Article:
State Senator Brad Hoylman and 16 Other HIV/AIDS Protesters Arrested During Last Night’s March for a “Robin Hood” Tax on Wall Street


After a relatively peaceful opening march yesterday, Occupy Wall Street’s second anniversary got slightly rowdier, as State Senator Brad Hoylman and 16 HIV/AIDS activists took part in a planned arrest near the U.N. building on 47th and 2nd. The demonstrators blocked rush-hour traffic and held a banner reading “End AIDS With A Robin Hood Tax.”

See also: “The First Amendment Steps Are Over There:” With a Heavy Police Presence, Occupy’s Second Birthday Begins

So, what’s a Robin Hood tax, and what in the name of anything ever does it have to with AIDS? During the last go-round at Congress, Representative Keith Ellison of Minnesota introduced HR 1579, the “Inclusive Prosperity Act of 2013,” which would impose a small tax on the transfer of ownership of every financial trade. Ellison and his co-sponsors say it would generate billions of dollars in additional revenue every year, creating jobs, as well as money for research on medical advances, like the kind needed to cure AIDS, and solving climate change. GovTrack, a site that tracks every bill introduced into Congress, gives it a 1% chance of making it out of committee, where it’s currently stranded, and a zero percent chance of being enacted. So there’s that.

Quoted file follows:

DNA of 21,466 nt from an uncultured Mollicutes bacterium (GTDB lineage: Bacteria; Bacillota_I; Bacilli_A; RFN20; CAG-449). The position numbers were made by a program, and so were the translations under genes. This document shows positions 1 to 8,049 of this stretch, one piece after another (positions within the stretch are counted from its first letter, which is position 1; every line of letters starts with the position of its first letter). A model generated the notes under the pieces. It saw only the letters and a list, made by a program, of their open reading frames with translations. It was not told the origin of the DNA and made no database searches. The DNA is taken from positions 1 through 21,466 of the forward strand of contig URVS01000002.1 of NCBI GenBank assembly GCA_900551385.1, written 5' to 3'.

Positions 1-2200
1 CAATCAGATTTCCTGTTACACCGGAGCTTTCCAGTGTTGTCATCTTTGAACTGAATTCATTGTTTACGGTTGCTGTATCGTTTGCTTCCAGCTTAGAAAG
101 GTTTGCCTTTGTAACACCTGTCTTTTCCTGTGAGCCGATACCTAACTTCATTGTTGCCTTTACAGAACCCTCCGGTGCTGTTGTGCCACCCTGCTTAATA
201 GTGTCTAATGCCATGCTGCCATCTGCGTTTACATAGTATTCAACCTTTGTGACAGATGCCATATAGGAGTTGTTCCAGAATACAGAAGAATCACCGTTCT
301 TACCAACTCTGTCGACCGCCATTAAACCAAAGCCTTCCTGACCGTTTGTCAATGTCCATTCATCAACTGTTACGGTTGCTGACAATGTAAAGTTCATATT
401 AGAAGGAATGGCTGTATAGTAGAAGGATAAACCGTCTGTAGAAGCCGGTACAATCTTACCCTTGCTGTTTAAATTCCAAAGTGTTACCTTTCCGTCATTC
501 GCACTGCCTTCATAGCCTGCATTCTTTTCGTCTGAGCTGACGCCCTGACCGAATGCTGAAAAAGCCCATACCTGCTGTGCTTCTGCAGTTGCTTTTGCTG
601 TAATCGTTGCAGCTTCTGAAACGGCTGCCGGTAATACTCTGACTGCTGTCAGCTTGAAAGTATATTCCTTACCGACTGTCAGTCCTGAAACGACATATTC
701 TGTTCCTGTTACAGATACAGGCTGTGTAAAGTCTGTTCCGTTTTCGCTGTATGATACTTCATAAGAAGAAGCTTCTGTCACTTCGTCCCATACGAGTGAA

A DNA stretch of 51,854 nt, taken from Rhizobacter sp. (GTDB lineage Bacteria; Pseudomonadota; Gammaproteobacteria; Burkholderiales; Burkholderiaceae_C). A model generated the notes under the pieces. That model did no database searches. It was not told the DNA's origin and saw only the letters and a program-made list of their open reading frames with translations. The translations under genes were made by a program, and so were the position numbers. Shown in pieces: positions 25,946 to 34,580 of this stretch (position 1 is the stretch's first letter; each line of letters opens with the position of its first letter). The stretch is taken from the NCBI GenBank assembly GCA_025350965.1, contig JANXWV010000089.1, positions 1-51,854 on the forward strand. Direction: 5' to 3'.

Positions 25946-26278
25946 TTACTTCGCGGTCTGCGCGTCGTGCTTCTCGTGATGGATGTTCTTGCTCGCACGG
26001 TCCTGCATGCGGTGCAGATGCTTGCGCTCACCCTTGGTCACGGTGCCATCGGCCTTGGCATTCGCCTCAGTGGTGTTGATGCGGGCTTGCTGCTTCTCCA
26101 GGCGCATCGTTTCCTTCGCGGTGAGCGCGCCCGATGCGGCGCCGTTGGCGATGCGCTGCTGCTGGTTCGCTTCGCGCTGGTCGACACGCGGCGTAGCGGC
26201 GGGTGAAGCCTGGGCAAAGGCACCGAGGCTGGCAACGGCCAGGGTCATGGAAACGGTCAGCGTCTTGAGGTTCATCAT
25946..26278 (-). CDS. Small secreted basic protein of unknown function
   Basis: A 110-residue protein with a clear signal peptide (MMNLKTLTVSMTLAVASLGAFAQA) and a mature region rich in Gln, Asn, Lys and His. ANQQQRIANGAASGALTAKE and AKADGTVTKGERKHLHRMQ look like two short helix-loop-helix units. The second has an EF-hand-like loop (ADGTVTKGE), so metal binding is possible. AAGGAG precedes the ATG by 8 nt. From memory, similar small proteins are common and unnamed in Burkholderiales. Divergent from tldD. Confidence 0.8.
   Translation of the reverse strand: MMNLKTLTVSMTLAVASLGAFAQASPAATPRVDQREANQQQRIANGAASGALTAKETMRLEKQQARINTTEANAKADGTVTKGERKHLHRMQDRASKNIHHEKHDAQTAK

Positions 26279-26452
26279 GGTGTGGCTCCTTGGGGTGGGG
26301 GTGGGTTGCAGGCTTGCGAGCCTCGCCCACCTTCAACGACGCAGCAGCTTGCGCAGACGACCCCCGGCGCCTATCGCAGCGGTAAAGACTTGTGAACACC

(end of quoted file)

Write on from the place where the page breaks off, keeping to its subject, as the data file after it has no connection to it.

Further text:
Despite the planned arrests and the improbability of ever actually sticking it to Wall Street, the rest of the march was cheery. Thousands of demonstrators paid a round of visits to agencies and entities they thought needed taxing, including the Park Avenue headquarters of JP Morgan Chase, where a guy in a Robin Hood hat gave a short speech calling them a “dastardly” den of thieves and denouncing their role in the student loan crisis. The New York State Nurses Association had a large contingent in attendance, wearing red bandanas and protesting the wave of threatened hospital closures that hit the city this summer. Compared to the morning’s march, which like many Occupy events skewed younger and whiter, there were noticeably more people of color and older folks in the crowd.

If anything, the mood felt celebratory. An older lady wearing an NY Nurses bandana dashed out into the street and posed briefly next to a motorcycle cop while her friends hooted and snapped a photo. A gentleman in patriotic sunglasses noticed a reporter trying to snap a photo of him.

“Get all these folks!” he shouted, gesturing behind him, at the huge wave of protesters making their way up Madison Avenue. “Don’t just eat half the burger, eat the whole burger!” Wise words for these troubled times.